As baby boomers and those older were growing up, it was common to think of selling a business and retiring at age 55, then enjoying the golden years. This was based on a life expectancy of 65 to 70 years. The current trend of life expectancy as 75 to past 85 changes the dynamics, particularly with talk of life expectancy to be over 100 in coming years.
To complicate the matter, the recent financial meltdown significantly reduced the savings and investments of many coming up on retirement age. Many have recovered most of their losses by now, but the pain is still fresh in their minds, along with the feeling of being vulnerable.
Most business owners will not be able to replace their business income from other investments or from investing the proceeds from selling their businesses, so the thought process goes that they need to hold onto their businesses to maintain the cash flow generated by a business and try to build additional wealth aside or apart from the business.
Generally speaking, most business owners think they will live for another 20 years after they retire. The issue is they have not done the analysis and math to figure out whether they have amassed enough wealth to live off that wealth for 20 years or more.
Among the issues that are typically not considered is whether they truly have the energy level and willingness to make the continued commitment to maintain and grow the business. It is challenging to look in the mirror and ask yourself this question without emotion. Other issues are the continued requirement to reinvest, which often means having to borrow more money to keep pace with the marketplace and technology. Many times, the reinvestment cannot be recovered in the sale, much like remodeling your kitchen just before selling your home; most of the time, you will not recover the investment and the loan has to be paid off at closing. Other issues include remaining personally responsible for leases and business loans as these renew or roll over.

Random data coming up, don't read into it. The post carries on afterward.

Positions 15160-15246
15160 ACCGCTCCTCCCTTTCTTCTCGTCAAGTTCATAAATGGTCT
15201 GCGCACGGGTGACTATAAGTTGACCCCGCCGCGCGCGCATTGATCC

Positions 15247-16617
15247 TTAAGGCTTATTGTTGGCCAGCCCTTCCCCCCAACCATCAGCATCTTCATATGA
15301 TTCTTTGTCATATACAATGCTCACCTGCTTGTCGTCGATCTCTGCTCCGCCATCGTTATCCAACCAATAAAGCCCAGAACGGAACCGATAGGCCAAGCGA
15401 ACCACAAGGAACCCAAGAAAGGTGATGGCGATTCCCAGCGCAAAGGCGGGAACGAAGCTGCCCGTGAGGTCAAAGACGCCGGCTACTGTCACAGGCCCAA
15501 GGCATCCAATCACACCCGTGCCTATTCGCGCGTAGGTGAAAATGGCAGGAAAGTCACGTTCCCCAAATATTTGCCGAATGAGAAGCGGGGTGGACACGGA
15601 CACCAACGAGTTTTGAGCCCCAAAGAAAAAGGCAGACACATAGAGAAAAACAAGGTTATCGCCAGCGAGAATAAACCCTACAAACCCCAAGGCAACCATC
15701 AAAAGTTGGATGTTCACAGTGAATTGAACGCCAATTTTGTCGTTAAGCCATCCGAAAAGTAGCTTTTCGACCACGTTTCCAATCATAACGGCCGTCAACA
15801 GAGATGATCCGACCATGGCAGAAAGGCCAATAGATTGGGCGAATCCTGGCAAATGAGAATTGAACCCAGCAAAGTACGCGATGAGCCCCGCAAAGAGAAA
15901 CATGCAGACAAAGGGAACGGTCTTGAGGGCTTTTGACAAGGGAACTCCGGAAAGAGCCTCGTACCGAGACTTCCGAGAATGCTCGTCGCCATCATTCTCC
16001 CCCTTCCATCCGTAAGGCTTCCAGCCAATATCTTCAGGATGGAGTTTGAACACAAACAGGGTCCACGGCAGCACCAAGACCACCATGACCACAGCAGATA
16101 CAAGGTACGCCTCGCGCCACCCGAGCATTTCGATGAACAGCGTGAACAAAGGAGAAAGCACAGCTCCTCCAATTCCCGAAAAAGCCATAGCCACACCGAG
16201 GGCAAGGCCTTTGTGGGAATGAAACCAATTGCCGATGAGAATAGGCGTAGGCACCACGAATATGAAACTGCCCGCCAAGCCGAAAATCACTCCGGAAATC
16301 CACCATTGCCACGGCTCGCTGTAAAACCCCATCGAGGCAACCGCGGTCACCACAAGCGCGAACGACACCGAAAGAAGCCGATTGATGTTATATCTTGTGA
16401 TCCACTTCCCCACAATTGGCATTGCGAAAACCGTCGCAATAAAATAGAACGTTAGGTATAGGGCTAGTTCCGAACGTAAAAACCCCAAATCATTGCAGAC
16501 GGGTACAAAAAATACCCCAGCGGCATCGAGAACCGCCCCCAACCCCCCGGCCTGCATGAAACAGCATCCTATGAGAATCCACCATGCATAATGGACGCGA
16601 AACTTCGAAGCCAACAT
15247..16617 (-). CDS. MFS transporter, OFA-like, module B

Without the continued investment of time, energy and capital, it is reasonable to expect sales and profits to decline, as well as the enterprise value reduced. With a downward sales trend, it could become challenging or impossible to get long term financing from a bank, leaving limited options except seller financing, which is not a recommended option when you are retiring.
The ideal time to sell is when business is growing and at peak profitability, before a major reinvestment is required, and when you have the luxury of time to consider multiple offers. The issue is the ability to control the selling process to get a fair-market value for the many years of effort invested in your business. Unexpected events happen that can force a sale quickly. This typically occurs when the most favorable conditions are at hand, or you find yourself in a downward business trend like the recent financial meltdown. Since many business owners have much of their wealth tied up in their businesses, rather than spread out into various segments as financial advisors suggest, this can have a dramatic impact on the funds available for retirement.
Depending on the size of your business, there are many alternative ways to pursue a liquidity event, including private equity companies or small investment groups as buyers. Many times, there is an option to withdraw much of the equity from the enterprise and stay on with a limited time investment to help with the transition; other times, the process is just an outright sale. Staying on as a consultant or advisor can have tax advantages and keep the business owner engaged with someplace to go each day, without the stress of business ownership.
If you would like a confidential, no-obligation analysis and discussion of what you can be doing now to prepare for when you are ready to sell your business, please call (888-893-6661) or e-mail (firstname.lastname@example.org) me. I serve customers nationwide. To learn more about my background and see customer recommendations, visit my LinkedIn profile at http://www.linkedin.com/in/dolansales.